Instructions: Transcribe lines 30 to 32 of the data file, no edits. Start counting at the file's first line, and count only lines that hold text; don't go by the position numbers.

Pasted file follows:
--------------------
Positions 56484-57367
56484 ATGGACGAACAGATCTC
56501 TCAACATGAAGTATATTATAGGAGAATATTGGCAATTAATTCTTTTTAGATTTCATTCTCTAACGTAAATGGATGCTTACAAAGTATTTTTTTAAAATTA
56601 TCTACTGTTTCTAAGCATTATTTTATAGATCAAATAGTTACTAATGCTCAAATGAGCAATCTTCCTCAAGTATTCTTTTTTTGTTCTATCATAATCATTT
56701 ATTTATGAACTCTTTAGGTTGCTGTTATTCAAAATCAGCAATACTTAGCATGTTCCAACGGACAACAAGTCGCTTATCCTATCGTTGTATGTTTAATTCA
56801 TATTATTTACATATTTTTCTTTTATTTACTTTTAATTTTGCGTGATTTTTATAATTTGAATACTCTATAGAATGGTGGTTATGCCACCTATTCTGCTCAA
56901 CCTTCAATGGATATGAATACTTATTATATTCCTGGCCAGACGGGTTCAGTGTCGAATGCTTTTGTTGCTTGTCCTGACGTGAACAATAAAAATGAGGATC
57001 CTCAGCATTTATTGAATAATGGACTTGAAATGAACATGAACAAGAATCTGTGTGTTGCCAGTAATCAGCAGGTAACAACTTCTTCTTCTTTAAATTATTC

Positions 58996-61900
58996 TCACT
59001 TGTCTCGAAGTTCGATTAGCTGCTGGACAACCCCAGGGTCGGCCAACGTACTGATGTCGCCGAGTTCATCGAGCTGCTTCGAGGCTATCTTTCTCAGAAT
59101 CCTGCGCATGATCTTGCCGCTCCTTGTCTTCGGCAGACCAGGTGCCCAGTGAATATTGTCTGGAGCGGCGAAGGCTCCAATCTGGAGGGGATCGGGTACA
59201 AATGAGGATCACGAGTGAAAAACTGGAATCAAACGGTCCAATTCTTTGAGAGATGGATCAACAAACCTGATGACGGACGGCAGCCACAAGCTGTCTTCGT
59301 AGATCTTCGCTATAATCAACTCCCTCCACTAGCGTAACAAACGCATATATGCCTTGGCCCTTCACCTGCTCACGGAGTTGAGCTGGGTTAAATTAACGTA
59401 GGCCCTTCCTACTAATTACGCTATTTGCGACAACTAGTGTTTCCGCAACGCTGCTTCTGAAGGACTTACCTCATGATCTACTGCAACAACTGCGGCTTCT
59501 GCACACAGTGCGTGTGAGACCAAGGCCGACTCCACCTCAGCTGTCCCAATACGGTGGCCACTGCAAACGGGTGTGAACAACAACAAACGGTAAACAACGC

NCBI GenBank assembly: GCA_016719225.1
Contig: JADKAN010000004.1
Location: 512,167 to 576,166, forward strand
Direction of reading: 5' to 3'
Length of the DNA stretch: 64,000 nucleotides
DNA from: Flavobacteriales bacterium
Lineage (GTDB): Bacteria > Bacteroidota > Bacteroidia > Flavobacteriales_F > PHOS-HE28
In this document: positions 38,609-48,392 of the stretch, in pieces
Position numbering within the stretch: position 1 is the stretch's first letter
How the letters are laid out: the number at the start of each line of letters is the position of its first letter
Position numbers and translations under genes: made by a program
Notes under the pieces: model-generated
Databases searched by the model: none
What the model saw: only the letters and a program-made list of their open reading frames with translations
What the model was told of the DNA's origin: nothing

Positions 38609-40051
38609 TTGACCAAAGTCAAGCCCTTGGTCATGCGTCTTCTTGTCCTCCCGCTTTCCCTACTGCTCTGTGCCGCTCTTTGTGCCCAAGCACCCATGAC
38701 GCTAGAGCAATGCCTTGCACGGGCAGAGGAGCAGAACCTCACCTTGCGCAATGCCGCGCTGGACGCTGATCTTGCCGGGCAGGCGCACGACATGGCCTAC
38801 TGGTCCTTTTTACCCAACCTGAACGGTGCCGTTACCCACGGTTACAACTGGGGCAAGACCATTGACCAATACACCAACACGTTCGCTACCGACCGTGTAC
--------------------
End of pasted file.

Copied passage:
What the model saw: only the letters and a program-made list of their open reading frames with translations
What the model was told of the DNA's origin: nothing

Positions 38609-40051